In Celebration of Herstory

Women throughout history have made incredible contributions to our nation’s progress, pushing our country to be safer, more innovative, and more enjoyable. Despite sexism and prejudice from our male counterparts at times, women have proved able to show our prowess and skill time and time again. From Margaret Knight’s invention of a safety device for textile looms to Katharine Burr Blodgett’s invention of non-reflective glass, the world as we know it has been largely shaped by the female presence.
Knight, born in Maine, saw a need for an increase in safety during the late 19th century after witnessing a worker’s injury from a piece of faulty equipment. She invented a device that automatically stopped industrial machines if something was caught on them–at the young age of 12! Later in 1870, she developed a wooden machine that could cut, fold, and glue square bottoms to paper bags–increasing their usefulness immensely. A man named Charles Annan tried to steal her design, claiming a woman could not think of such a complex machine, but she used her sketches to prove otherwise in court and was granted the patent for her invention. Both inventions are still widely used today.

Blodgett, the first woman hired by General Electric, produced an innovation that became extremely useful during World War II when her non-reflective glass was put to use in gas masks, smoke screens, and de-icing airplanes. Today, the glass is still necessary for eyeglasses, car windshields, and even computer screens. Countless inventions have been thrust to the foreground by women who saw a need in the community and worked to meet those needs regardless of what people said they could or could not do. One essential invention we often take for granted on trips is the presence of a life raft. The life raft was created by a woman named Maria Beasley in 1882, a creation that has saved many lives since.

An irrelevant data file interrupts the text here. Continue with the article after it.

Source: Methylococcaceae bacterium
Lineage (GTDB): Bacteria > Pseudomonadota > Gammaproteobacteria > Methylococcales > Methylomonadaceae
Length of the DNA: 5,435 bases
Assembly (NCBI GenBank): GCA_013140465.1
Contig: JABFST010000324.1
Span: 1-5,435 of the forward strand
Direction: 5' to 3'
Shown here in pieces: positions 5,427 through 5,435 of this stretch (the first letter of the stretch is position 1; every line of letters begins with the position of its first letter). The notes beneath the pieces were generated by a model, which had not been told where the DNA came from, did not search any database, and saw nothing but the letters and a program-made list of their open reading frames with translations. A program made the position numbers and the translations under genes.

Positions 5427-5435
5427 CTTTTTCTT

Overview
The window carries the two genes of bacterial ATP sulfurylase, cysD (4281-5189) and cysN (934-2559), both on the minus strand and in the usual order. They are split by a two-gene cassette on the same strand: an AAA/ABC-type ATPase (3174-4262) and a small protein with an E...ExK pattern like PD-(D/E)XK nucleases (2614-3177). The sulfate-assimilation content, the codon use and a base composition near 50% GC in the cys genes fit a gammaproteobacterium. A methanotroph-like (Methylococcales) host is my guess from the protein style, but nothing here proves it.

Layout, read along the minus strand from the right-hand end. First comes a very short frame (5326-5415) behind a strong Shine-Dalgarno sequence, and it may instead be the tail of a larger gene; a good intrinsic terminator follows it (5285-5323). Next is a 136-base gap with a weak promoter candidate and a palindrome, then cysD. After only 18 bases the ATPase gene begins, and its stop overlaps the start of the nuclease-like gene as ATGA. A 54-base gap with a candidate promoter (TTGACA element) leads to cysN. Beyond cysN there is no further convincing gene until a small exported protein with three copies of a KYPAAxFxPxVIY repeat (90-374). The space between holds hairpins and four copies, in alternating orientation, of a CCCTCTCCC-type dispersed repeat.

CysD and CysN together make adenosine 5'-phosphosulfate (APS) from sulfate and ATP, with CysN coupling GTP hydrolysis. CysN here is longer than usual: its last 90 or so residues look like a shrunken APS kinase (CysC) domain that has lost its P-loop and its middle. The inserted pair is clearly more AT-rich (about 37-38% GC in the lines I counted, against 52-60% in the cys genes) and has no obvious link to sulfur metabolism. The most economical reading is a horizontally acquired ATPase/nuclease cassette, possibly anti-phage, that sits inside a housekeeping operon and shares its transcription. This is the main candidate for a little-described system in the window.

Another invention we often take for granted, the dishwasher, was produced by Josephine Cochrane in the late 1880s. She marketed her product to hotel owners and often attended meetings without a husband or other male escort, making a name for herself, by herself, eventually leading up to the opening of her own factory. In 1897, Anna Connelly created the first outdoor fire escape with an external staircase. Years later in 1903, Mary Anderson developed the windshield wiper, after witnessing drivers pull over to clean the snow and rain off of their cars. Such an invention has likely help prevent many accidents throughout the decades. Stephanie Kwolek invented kevlar, patented in the mid 1960s, the material used in bullet proof vests. Not only is this material five times stronger than steel, it has approximately 200 varying applications, and can also be used in boats, airplanes, ropes, and cables.

As time passes, it is easy to forget about the clever creations that have pushed our world into the technological age of today’s generation. But, if we look back in time, we can see that women’s strength, intelligence, and perseverance has always been stunning. We can look to them as leaders and use their stories as inspiration to write our own tales of greatness, tales that will take us to a future better than the past we have just left. We are creators, inventors, and entrepreneurs. We are women, and this is our month. It’s time to write herstory.

Yemaya Chapter, Lehigh University

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